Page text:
This beautiful archipelago is made up of the renowned Lampedusa, Lampione and Linosa islands; and belongs to the Agrigento province.

The Islands are at a considerable distance from the mainland, what has helped preserving their primeval environment.

Lampedusa, by far the most famous island in the Archipelago, is home to archaeologic remnants from Phoenician, Greek, Roman and Arab ages. It is endowed with beautiful naturalistic sites; worth-mentioning are the Cala Spugne, the Cala Maluk and the Rabbit island. The island has a richest vegetation and wildlife and unique landscapes. Its geological features are very much alike the Northern coast of Africa. Boating tours of the coast and its finest sand beaches are highly recommended. The Santuario della Madonna di Lampedusa or Porto Salvo, a church whose origin goes back to the Age of the Crusades, is worth-seeing.

Linosa, known as the “black pearl of Sicily” due to its volcanic origin, has uncontaminated environments and sea-beds with plenty of grottoes, caves and wildlife. The island is a paradise for snokelers and divers. Its vegetation is magnificent. The island origins go back to the Roman and Arabian dominations.

Lampione, also known as Scola dei Portolani, is a smallest desert island closest to Lampedusa.


The Egadi Islands

The Egadi Archipelago lies a few miles off Trapani shore and comprises the three main islands of Favignana, Levanzo and Marettimo, plus a a number of tiny islands among which stand Asinelli and Formica, home to remains of a tuna-fishery and a lighthouse.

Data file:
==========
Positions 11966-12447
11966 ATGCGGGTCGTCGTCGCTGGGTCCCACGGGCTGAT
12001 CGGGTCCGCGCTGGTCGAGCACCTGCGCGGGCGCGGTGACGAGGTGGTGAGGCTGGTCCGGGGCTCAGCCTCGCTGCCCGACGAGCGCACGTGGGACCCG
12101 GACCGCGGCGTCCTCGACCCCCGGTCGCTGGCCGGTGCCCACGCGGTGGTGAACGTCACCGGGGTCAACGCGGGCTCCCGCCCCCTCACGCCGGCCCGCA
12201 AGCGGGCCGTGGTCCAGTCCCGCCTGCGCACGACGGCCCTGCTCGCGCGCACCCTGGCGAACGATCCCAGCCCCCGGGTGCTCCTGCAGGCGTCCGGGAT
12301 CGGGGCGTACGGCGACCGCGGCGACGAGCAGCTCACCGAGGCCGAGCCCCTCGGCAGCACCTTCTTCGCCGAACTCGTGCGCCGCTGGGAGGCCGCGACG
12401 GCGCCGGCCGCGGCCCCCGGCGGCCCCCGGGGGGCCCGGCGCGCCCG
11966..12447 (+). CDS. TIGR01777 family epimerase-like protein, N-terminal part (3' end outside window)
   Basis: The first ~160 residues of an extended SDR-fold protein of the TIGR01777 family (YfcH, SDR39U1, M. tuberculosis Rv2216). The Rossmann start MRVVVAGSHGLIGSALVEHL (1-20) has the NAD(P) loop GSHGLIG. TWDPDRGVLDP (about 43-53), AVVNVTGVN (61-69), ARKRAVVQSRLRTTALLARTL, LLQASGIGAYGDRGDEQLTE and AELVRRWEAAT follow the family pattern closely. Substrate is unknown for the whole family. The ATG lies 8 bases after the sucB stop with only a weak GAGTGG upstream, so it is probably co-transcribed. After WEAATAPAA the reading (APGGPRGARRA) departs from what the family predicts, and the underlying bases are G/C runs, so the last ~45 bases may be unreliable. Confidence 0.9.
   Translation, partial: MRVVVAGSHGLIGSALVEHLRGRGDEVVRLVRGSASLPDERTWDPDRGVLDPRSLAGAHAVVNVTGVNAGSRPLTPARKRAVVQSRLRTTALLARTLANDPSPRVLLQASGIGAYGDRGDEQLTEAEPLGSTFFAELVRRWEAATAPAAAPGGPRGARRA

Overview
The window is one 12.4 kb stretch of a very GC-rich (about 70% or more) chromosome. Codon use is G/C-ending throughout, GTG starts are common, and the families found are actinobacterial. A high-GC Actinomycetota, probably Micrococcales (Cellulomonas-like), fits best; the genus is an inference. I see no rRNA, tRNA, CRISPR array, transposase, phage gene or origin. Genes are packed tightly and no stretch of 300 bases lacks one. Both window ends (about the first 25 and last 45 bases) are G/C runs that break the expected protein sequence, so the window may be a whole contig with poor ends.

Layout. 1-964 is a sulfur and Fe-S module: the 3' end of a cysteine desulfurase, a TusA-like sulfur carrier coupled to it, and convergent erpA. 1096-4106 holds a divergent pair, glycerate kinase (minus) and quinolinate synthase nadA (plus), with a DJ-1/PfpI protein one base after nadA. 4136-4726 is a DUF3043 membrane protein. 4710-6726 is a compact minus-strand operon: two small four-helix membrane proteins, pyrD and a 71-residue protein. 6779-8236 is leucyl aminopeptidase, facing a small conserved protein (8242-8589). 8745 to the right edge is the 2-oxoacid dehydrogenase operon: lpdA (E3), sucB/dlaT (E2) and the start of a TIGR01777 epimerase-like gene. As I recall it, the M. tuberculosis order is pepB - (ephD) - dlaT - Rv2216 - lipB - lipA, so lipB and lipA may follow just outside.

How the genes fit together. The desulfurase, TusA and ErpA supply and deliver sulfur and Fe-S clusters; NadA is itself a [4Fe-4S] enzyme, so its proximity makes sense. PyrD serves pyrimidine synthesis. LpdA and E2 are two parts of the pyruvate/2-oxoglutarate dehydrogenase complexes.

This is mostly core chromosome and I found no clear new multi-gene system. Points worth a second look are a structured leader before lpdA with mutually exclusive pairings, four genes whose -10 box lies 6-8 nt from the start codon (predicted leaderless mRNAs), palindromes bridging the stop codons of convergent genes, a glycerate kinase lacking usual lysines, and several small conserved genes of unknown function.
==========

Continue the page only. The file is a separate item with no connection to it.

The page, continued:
On Marettimo, there are remains of ancient Roman settlements, namely the grand Grotta del Cammello (Camel Grotto) and the rocky peak of Punta Troia, where lie the ruins of an ancient Aragonese castle. The island is endowed with splendid naturalistic riches, uncontaminated sea-beds, like that by the Cala Bianca, the Bombarda grottoes and several interesting hilly areas like Pizzo Falcone and Pizzo Capraro.

Favignana is the major and the most frequented island of the Archipelago. It has a hilly profile, a rich vegetation, mainly Mediterranean, amazing coastal strips like Cala Rossa, and spots as the Bue Marino grotto, Punta Fanfalo, Cala Grande and others.

Levanzo, with its characteristic small bays, grottoes and prehistoric remnants, is a beautiful island in the Egadi archipelago. Its former names Phorbantia and the Arabic Al Yabisah (meaning “dry”, due to lack of fresh water springs on the island) provide evidence for its remote roots.